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A Short History of the Royal Navy 1217-1815 Volume II 1689-1815

A Short History of the Royal Navy 1217-1815
Volume II 1689-1815
Author: Hannay David
Title: A Short History of the Royal Navy 1217-1815 Volume II 1689-1815
Release Date: 2019-02-03
Type book: Text
Copyright Status: Public domain in the USA.
Date added: 27 March 2019
Count views: 38
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First Published in 1909


I submit this second part of the Short History of theRoyal Navy to the kindness of the reader and theanimadversions of reviewers with a profound sense of itsdeficiencies. That some were inevitable where so much hadto be told in so narrow a space is no excuse for such errorsas I have committed. It is my sincere hope that they arenot very frequent nor very gross, and that my book does atleast indicate the main outlines of the polity and theachievements of the navy. It is my pleasant duty to thankthe Reverend William Hunt for his kindness in revising myproofs, and for the many excellent suggestions he made. Ihave also to present my thanks to Messrs. Blackwood forgiving me their permission to make use in Chapter III. ofmatter published in Blackwood’s Magazine; and to the proprietorsof the Saturday Review for allowing me to makeuse of articles on the mutinies of 1797, formerly published inthat periodical.




I. The War with France till 1693 1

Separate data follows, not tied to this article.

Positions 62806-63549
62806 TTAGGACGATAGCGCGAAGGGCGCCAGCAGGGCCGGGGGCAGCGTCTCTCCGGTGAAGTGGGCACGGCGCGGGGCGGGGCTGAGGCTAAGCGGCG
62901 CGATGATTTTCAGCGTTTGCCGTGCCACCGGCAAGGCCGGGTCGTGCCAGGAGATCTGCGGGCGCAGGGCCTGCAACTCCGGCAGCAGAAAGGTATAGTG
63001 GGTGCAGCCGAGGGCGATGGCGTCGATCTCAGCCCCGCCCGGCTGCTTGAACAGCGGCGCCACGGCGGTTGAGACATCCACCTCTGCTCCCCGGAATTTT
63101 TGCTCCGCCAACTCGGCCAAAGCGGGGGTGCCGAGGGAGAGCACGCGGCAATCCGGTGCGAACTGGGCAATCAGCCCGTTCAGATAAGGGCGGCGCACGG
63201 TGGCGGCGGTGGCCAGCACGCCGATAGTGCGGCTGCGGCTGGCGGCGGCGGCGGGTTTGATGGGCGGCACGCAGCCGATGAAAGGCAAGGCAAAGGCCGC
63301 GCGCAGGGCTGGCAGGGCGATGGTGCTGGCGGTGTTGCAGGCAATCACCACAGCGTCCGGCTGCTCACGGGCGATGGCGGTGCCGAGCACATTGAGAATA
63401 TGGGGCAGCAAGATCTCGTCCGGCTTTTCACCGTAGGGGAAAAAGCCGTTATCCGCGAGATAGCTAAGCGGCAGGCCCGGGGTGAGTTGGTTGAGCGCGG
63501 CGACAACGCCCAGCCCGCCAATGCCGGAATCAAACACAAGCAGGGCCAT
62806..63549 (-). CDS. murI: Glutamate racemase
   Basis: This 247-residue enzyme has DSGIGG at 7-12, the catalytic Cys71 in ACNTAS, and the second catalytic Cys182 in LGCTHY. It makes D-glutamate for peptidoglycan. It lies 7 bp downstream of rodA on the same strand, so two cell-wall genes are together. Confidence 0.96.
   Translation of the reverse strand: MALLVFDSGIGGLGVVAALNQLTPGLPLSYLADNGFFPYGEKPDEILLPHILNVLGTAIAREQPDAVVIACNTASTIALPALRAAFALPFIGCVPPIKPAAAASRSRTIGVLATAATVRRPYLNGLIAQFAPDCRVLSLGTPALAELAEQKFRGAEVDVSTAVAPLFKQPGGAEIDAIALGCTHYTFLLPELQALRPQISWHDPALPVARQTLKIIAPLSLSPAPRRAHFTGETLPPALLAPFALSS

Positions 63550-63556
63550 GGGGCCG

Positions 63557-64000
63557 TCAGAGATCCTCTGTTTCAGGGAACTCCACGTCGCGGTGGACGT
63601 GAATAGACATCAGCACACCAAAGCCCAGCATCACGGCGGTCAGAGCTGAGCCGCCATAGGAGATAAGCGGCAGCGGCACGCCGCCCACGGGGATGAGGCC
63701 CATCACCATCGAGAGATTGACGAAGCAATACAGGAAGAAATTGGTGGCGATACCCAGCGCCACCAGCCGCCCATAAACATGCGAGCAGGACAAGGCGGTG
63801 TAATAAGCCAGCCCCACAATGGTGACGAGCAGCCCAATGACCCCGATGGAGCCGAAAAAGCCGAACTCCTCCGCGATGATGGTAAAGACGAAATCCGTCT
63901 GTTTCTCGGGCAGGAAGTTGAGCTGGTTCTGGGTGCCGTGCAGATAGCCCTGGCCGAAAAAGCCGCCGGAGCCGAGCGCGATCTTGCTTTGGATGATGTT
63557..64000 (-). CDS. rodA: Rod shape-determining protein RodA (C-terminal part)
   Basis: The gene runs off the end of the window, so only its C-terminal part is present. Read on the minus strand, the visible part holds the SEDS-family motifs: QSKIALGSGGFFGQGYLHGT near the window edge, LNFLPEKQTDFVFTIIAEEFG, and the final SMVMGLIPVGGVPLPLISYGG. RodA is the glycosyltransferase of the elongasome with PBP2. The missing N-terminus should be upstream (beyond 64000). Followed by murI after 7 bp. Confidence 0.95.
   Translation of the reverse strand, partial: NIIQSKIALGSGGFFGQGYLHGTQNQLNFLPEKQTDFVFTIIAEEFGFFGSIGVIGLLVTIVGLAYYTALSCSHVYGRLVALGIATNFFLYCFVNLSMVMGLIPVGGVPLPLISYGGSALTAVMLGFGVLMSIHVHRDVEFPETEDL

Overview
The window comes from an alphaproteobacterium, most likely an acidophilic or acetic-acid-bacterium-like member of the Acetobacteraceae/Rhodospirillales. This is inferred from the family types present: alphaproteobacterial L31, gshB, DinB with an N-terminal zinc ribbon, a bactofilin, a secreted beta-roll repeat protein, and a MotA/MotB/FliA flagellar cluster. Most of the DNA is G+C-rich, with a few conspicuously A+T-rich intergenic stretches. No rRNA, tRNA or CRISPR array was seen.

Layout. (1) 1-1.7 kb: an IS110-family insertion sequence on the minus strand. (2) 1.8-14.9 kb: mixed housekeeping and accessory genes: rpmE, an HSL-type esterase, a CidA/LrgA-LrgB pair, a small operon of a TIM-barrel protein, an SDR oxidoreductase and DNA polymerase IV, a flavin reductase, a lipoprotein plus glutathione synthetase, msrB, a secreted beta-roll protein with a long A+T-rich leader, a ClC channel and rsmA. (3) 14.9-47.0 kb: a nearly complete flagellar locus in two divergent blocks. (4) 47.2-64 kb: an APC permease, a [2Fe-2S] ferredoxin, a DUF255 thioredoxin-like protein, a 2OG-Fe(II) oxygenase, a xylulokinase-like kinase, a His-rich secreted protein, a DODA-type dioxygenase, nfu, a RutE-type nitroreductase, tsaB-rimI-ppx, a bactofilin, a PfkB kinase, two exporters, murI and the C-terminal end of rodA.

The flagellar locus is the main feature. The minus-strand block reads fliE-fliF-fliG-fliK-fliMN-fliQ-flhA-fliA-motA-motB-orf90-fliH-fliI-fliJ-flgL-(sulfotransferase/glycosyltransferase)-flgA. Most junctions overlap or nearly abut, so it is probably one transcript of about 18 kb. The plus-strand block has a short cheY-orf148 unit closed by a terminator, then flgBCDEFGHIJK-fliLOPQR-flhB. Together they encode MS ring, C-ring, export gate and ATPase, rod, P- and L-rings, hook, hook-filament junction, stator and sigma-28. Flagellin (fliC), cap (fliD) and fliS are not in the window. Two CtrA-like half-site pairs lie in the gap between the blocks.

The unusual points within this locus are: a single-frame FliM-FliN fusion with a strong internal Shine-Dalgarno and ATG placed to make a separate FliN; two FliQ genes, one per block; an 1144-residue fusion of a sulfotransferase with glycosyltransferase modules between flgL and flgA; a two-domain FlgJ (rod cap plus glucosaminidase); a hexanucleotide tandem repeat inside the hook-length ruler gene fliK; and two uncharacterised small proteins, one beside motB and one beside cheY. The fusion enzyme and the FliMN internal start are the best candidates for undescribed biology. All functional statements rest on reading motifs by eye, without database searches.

II. Expeditions, Convoy, and the Privateers 49
III. The Men and the Life 80
IV. The Two Colonial Wars 98
V. The Seven Years’ War till 1758 133
VI. The Years of Triumph 166
VII. The American War till 1780 204
VIII. The American War till the Fall of Yorktown 243
IX. The Close of the War and the East Indies 271
X. The First Stage of the War 293
XI. The War till the End of 1797 323
XII. The Mutinies 355
XIII. The Nile 385
XIV. Invasion till the Close of 1801 411
XV. Trafalgar 436
XVI. The Command of the Sea 467
Index 493




Authorities.—Burchett, Memoirs of Transactions at Sea 1688-1697; Lediard,Naval History of England; Colomb, Naval Warfare; Troude, Bataillesnavales de la France; Delarbre, Tourville et la Marine de son temps; Toudouze,Bataille de la Hougue; Lambert de Sainte-Croix, Marine de France 1689-1792;Code des Armées Navales; Crisenoy, L’Inscription maritime; Calmon-Maison,Châteaurenault; Martin Leake, Life of Sir John Leake; De Jonge, Geschiedenisvan het Nederlandsche Zeewesen.